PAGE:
When possible, consider a full-length over-vanity mirror installed at 3'4" maximum height from the finished floor, or directly above the vanity counter backsplash. I recommend a 50"-long, electronic ballast, 2-lamp T8, 3500k to 4100k, EnergyStar slim line fixture with a frosted acrylic wraparound diffuser, such as the new Progress Model P7189, or decorative multilamp wall-mount vanity light fixtures with 3500k CFL spiral lamps mounted directly above the mirror top. This will provide good even lighting.
Remember, most wheelchair users can’t get close enough to a wall-mounted mirror for close-up use, so consider a portable self-illuminated mirror set on the vanity counter.
Countertops and Bathing Areas
Consider installing easy-to-maintain, good-looking, and inexpensive laminate countertops or, for a more quality look, quartz. For comfort and convenience, select a large oval or round sink with a high-arc spout and easy-to-use single- or dual-lever faucet with antiscald hot-water valve set at 120° maximum for safety!
The new water-saver Delta TouchH20 pull-out spray faucet unit can help you wash your hair in the sink. Just a light tap on the faucet automatically turns it on, and another tap shuts it off.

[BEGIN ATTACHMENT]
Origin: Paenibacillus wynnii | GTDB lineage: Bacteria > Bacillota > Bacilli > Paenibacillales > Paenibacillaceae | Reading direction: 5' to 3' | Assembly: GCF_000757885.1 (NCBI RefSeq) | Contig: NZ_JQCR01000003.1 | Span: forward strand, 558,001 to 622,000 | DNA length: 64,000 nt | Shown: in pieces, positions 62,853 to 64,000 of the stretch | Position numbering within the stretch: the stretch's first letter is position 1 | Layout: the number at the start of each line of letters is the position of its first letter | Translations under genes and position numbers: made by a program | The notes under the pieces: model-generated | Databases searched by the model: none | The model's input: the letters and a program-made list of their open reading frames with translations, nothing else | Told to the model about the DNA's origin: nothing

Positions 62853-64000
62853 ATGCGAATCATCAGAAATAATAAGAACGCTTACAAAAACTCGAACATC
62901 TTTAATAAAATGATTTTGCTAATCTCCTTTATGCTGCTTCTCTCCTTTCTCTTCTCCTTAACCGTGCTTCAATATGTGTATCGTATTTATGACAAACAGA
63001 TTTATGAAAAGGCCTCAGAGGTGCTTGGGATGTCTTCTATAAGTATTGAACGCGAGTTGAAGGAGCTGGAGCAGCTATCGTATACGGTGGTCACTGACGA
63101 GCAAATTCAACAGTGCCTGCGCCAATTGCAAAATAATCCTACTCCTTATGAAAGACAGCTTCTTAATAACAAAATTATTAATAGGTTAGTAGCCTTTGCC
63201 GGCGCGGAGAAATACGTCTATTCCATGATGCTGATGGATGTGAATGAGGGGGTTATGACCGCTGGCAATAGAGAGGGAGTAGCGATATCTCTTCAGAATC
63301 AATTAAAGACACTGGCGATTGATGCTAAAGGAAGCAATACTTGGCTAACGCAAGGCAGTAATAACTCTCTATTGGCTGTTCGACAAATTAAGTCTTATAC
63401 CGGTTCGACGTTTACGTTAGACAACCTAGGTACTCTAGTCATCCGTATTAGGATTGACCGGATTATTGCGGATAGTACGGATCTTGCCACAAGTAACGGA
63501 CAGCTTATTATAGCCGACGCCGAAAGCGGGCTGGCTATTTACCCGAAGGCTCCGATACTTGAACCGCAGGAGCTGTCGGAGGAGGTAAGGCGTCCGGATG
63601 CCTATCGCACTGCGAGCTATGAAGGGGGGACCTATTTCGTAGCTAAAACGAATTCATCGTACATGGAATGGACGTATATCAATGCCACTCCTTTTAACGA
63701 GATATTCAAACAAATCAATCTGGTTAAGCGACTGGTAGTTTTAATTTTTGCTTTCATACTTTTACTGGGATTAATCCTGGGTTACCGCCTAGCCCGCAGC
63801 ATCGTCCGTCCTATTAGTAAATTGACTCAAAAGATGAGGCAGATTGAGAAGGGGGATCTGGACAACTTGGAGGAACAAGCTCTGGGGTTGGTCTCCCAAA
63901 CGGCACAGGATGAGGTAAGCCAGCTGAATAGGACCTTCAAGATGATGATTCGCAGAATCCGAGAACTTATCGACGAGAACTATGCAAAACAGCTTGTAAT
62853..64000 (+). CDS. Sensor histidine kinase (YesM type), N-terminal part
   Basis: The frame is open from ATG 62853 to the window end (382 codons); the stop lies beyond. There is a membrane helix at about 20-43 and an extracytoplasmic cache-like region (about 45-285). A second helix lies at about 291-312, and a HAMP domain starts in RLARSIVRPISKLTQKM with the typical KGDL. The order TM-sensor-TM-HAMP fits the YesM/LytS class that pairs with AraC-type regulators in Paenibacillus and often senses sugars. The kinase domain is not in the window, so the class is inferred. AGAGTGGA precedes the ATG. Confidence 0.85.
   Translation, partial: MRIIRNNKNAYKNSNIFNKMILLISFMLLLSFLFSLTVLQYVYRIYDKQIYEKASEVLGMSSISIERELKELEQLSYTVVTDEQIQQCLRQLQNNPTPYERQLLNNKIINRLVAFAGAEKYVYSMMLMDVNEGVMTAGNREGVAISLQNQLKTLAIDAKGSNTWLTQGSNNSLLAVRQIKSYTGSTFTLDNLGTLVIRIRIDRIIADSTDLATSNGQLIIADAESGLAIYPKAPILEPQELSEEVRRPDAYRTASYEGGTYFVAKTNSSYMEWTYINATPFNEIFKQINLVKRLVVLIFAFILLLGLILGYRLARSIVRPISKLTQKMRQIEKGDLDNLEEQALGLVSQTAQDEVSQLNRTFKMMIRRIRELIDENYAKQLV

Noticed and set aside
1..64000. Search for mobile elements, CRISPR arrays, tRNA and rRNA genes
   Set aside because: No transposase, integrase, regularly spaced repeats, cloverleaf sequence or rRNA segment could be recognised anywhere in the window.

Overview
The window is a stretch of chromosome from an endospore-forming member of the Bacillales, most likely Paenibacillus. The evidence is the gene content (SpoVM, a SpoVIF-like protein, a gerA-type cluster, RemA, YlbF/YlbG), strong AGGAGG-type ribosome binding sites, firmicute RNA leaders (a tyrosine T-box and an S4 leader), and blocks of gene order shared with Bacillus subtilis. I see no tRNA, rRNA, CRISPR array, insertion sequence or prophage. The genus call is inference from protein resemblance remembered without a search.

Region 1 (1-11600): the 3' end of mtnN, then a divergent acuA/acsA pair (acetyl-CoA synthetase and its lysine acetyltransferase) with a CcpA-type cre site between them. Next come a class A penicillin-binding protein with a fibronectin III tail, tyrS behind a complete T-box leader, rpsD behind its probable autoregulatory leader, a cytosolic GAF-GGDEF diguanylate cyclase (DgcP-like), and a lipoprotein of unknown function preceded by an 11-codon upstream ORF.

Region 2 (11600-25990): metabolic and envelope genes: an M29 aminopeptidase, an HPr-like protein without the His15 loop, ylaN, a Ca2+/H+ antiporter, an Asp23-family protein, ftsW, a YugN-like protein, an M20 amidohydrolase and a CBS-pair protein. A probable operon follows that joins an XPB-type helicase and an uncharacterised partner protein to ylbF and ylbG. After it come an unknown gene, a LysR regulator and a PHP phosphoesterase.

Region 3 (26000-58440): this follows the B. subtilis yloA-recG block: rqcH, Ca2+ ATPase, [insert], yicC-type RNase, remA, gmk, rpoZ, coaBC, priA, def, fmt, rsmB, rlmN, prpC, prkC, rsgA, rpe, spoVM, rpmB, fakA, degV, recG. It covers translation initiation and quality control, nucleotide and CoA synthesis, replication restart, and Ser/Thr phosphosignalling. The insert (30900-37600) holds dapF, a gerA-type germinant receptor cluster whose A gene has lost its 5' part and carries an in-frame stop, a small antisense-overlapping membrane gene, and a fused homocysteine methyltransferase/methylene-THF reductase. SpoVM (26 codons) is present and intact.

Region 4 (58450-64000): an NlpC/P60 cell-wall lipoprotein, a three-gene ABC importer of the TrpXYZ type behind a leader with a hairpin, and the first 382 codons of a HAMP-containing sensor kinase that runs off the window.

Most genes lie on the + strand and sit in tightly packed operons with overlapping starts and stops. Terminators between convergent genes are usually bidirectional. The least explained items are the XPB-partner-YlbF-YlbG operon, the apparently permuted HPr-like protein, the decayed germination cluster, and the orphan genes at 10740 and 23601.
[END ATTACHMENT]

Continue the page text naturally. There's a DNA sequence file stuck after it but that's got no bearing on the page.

Although a 36"x 60" curb-less shower unit will work for some wheelchair users, the ideal shower size is 42"x 60" or 48"x 60" in quality simulated-tile fiberglass, as made by BestBath Systems. Install a single easy-to-grasp lever control with an antiscald valve set at 120° maximum, mounted offset toward the front of shower and at 33" to valve center height. Complete this great shower with a separate, grab-bar strength, vertical slider bar with adjustable height, hand-held spray unit with a 5-foot hose and on-off switch built into the handle.
Safety bars (grab bars) are for everyone! Securely install them, conveniently located, and able to hold 250 lb. Install support backing in walls during renovation or new construction.
All other accessories should be placed within a reachable area and comfortable height, and securely fastened to the wall. Seriously consider using decorative, securely mounted 250-lb-capacity grab bars as towel bars. For wheelchair users it is important to locate towel hooks or bars near vanity basins and the shower, so they can dry their hands before propelling their chair.
Tubs & Toilets
Bathtubs should have an easy-to-reach single lever control installed close to the entry of the tub, with an antiscald valve set at 120° maximum. Tub should have a sit-and-transfer platform at end of tub, and nonslip bottom. All towel bars and soap holders should support the full weight of an adult who may accidentally slip and grab them for stability. Avoid having a “slippery” area rug or mat outside the tub and shower.
The toilet alcove should be 36" minimum width, or larger for certain transfer situations. Select a quality, name-brand, elongated, water conserving, comfort height, easy-flush-lever toilet like the great American Standard, Champion 4 model.
Consider installing a custom floor drain unit with water flusher, and with a full-length mirror behind the drain unit to allow easy urine leg-bag emptying.
For more information visit Livable Homes online.